Give Today! Support Randolph College
AboutAdmissionAcademicsStudent LifeAthleticsOutcomesAlumnae & AlumniParents & FamiliesInside RandolphAPPLYREQUESTVISITNEWSEVENTSSupport RandolphSearch

Reasonable Accommodations Routinely Used at Randolph College

Test Accommodations

Extended time on quizzes, tests, and exams

Extended test time is typically allowed for students with processing issues, attention issues, reading and/or writing deficits, and test-related anxiety.  Students with visual impairments or a hearing loss that requires an interpreter also qualify for extended time.

Testing in a reduced distraction setting

Students with AD/HD, ADD, Autism Spectrum Disorder, and anxiety often require an environment with reduced distractions in order to fully focus on the task at hand. Testing for this accommodation is completed in the Testing Center in the ASC, or in a separate room designated by faculty.

Testing in isolation

Students who use speech-to-text software are permitted to test in isolation so they will not distract others. Students who exhibit behaviors that would potentially distract others (e.g., stimming, drumming, pacing, self-talk) are also allowed to test in isolation. There are three rooms on the fifth floor of Lipscomb Library that are dedicated to testing in isolation.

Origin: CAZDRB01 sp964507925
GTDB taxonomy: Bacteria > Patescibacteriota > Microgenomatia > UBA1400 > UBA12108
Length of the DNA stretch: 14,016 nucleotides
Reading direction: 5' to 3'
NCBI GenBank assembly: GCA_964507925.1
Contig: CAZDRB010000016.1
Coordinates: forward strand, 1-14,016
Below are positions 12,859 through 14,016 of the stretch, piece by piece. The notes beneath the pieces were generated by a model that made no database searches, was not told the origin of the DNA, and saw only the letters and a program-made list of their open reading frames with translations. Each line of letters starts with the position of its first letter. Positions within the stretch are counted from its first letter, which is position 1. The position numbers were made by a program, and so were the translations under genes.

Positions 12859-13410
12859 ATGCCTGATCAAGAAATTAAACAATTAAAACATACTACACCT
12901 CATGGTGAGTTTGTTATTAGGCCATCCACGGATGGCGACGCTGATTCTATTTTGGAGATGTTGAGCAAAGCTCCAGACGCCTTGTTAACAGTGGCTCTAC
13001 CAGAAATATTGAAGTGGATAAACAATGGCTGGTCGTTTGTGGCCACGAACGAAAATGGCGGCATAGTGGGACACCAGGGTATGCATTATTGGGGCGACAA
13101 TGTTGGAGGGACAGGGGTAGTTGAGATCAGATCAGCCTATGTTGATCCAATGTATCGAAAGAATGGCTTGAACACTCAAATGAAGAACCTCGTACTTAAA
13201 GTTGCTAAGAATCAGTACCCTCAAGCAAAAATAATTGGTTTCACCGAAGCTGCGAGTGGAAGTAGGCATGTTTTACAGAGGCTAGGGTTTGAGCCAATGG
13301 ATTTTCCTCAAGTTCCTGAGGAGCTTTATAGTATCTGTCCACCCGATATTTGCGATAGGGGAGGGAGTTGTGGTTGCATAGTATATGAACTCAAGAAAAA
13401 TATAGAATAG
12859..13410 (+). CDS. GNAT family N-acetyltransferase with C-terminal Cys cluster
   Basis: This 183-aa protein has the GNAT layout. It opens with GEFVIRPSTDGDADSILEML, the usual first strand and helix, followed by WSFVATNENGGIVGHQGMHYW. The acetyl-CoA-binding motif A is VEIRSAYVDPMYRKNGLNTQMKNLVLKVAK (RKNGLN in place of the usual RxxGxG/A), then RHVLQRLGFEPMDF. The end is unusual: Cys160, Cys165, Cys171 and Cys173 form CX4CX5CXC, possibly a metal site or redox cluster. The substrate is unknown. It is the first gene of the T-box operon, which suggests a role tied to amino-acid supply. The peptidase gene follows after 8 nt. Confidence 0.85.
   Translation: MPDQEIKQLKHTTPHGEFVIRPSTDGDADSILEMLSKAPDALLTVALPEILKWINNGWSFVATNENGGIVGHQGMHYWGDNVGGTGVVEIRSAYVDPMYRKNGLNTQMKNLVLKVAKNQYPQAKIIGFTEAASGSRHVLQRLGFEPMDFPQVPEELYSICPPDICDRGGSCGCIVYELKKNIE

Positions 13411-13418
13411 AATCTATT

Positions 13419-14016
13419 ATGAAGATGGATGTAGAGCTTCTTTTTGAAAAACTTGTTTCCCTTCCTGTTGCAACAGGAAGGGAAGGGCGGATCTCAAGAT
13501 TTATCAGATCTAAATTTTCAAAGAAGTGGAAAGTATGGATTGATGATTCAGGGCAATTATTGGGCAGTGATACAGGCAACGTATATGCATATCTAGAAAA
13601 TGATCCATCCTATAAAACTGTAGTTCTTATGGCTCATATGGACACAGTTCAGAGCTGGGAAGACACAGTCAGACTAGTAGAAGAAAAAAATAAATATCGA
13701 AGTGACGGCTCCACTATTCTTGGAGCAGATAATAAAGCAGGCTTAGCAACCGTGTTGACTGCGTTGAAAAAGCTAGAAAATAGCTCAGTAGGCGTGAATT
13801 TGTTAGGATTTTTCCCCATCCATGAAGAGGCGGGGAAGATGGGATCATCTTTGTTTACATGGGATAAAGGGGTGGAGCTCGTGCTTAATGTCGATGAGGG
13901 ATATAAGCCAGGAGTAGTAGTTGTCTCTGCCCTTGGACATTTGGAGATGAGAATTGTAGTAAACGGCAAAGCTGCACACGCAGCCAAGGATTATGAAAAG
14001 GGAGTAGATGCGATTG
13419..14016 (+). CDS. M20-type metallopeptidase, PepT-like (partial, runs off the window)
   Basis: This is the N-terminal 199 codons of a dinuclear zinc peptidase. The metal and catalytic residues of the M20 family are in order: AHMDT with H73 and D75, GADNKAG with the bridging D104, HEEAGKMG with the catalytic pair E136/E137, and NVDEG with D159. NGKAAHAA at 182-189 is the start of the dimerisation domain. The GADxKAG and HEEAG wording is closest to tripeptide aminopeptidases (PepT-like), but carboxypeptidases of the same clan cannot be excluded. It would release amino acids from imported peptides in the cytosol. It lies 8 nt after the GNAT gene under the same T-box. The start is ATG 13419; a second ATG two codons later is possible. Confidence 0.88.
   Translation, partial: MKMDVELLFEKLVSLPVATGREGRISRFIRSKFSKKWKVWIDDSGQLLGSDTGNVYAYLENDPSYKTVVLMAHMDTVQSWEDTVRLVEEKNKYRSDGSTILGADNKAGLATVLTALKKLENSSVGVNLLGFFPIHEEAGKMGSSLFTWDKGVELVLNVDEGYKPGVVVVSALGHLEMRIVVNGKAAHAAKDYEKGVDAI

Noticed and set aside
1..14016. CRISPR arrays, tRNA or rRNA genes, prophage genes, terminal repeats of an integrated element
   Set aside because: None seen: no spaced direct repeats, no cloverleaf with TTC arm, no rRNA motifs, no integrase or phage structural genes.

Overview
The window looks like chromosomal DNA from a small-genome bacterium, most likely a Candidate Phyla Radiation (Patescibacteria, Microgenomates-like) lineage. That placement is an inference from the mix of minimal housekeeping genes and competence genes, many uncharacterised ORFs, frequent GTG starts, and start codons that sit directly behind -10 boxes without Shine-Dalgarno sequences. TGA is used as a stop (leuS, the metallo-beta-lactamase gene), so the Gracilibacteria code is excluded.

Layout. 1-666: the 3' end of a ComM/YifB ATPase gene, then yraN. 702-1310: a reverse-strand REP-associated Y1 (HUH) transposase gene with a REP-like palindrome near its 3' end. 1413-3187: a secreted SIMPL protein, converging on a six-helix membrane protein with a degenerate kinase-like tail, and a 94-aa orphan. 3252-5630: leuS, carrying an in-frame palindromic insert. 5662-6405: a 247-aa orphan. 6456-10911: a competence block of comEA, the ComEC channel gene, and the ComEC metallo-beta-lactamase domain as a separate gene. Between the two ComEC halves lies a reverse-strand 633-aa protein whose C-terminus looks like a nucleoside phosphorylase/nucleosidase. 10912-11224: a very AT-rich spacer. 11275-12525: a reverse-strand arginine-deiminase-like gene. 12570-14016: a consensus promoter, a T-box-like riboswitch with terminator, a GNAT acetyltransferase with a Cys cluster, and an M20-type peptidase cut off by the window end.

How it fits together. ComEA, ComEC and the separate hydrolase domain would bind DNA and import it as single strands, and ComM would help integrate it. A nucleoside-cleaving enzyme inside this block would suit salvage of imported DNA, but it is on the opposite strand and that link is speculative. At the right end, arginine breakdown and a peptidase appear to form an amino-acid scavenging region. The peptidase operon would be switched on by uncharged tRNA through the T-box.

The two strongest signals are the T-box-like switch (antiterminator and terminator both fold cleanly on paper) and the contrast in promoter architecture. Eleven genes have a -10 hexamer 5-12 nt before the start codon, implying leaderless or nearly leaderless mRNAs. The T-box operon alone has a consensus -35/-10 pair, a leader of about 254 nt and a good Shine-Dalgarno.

Use of laptops for quizzes, tests, and exams

Students with deficits in written expression, or individuals with dyslexia may require the use of a laptop during tests in order to have access to voice recognition and speech-to-text software. Students with fine motor issues may also require the use of a laptop.

Classroom Accommodations

Use of assistive technology for taking notes

Students with auditory processing disorder, dyslexia, deficits in written expression, or fine motor issues are allowed to use assistive technology including audio recorders, laptops, and “Smart Pens” for note taking purposes.  Students making audio recordings must sign an “Audio Recording Agreement” in order to utilize this accommodation.

Designated note taker

Students with auditory or visual processing issues, dyslexia, deficits in written expression, or physical disabilities (fine motor, hearing, vision) may require a volunteer or paid note taker in order to have access to lecture notes.

Facebook Twitter Instagram LinkedIn YouTube RSS Feeds Snapchat